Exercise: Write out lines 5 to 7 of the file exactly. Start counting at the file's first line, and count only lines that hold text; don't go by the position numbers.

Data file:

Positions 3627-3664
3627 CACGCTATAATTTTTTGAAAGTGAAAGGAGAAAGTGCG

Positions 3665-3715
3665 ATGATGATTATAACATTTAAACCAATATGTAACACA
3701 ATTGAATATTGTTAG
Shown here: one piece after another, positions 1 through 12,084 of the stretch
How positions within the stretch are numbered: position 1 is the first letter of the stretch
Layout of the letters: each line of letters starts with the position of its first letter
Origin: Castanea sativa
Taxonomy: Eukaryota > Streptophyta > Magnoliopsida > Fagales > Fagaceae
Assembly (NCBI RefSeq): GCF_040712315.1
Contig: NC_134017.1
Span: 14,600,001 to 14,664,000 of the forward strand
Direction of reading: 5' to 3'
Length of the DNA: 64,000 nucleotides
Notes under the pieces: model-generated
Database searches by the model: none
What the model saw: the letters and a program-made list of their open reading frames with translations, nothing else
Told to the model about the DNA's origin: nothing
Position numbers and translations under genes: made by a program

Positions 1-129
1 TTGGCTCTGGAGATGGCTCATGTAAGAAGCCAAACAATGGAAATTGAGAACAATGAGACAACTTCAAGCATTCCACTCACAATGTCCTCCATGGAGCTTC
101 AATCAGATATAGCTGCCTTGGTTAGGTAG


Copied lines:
3701 ATTGAATATTGTTAG
Shown here: one piece after another, positions 1 through 12,084 of the stretch
How positions within the stretch are numbered: position 1 is the first letter of the stretch